Judge Jones on judicial independence

The Anti-Defamation League has put up the transcript of a fantastic speech given by Judge Jones back in February. Jones gives his perspective on what it was like to be the judge in the Kitzmiller case, and then uses it as a platform to talk about the larger issues of judicial independence, legal precendent, and separation of powers. It’s quite a read – I don’t think the creationists have yet realized how much they marginalize themselves with kneejerk attacks on a class act like Jones.

It’s always risky business to divine what the founding fathers might think about current developments, but I’m certain, I’m entirely certain, that by deciding the Dover case the way that I did, I performed my duties as a district judge in exactly the way that the founding fathers had in mind when they created the Federal Judiciary in Article III of the Constitution.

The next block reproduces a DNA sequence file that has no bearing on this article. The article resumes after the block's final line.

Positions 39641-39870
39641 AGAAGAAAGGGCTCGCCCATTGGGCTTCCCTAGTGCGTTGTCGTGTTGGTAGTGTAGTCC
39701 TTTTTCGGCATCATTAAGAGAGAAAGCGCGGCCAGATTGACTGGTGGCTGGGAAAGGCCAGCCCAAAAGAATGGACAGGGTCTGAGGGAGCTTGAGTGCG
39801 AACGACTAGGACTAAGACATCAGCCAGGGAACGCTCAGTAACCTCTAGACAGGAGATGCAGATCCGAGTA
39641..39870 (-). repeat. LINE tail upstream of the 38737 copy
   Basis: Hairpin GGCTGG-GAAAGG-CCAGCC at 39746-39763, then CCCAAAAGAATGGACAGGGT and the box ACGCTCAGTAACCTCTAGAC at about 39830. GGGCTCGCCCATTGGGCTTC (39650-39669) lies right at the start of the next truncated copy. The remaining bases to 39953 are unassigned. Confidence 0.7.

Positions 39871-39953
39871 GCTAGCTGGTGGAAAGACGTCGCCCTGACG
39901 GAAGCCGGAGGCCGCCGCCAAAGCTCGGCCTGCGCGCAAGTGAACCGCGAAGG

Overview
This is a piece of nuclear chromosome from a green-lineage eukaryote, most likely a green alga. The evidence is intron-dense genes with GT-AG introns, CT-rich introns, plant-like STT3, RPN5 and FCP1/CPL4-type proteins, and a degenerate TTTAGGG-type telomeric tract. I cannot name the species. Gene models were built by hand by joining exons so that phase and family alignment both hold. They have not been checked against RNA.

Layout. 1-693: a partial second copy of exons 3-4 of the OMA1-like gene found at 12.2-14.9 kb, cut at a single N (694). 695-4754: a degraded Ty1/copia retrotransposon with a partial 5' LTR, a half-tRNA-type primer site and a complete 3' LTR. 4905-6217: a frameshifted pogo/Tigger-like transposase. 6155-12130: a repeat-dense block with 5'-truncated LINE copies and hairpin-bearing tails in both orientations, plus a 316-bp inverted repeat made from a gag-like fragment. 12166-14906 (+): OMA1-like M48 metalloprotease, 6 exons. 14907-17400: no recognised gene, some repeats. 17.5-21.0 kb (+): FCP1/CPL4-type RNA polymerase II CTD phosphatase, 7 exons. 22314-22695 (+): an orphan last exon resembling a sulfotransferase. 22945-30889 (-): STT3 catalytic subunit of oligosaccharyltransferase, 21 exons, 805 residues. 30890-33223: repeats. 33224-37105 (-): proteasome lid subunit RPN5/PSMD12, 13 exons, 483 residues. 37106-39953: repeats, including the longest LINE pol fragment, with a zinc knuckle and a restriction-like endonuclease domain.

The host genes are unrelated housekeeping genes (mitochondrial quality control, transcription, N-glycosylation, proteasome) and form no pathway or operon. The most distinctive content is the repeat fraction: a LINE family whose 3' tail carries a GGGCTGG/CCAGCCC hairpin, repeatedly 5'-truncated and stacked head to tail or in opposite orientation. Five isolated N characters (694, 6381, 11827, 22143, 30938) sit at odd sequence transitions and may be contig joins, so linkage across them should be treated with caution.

In fact, I will submit to you that had I decided the Dover matter in a different way, I would have then engaged in just the kind of judicial activism which critics decry. That is, to have ruled in favor of the School Board in this case based on the facts that I had before me at the conclusion of the trial, I would have had to have overlooked precedents entirely and thus impressed upon the facts of the case my sense or the sense of the public concerning what the law should be, and not what it is.

This is ad hoc justice based upon either my preferences or biases or the perceived will of the majority. Taken to its extreme, it is anarchy at any level that to rule in such a fashion represents the true work of an activist judge. And so the real criticism of my decision, and this is one which I will readily accept, is that I did not render an activist decision.

See also the NCSE news story summarizing other recent news coverage on Jones.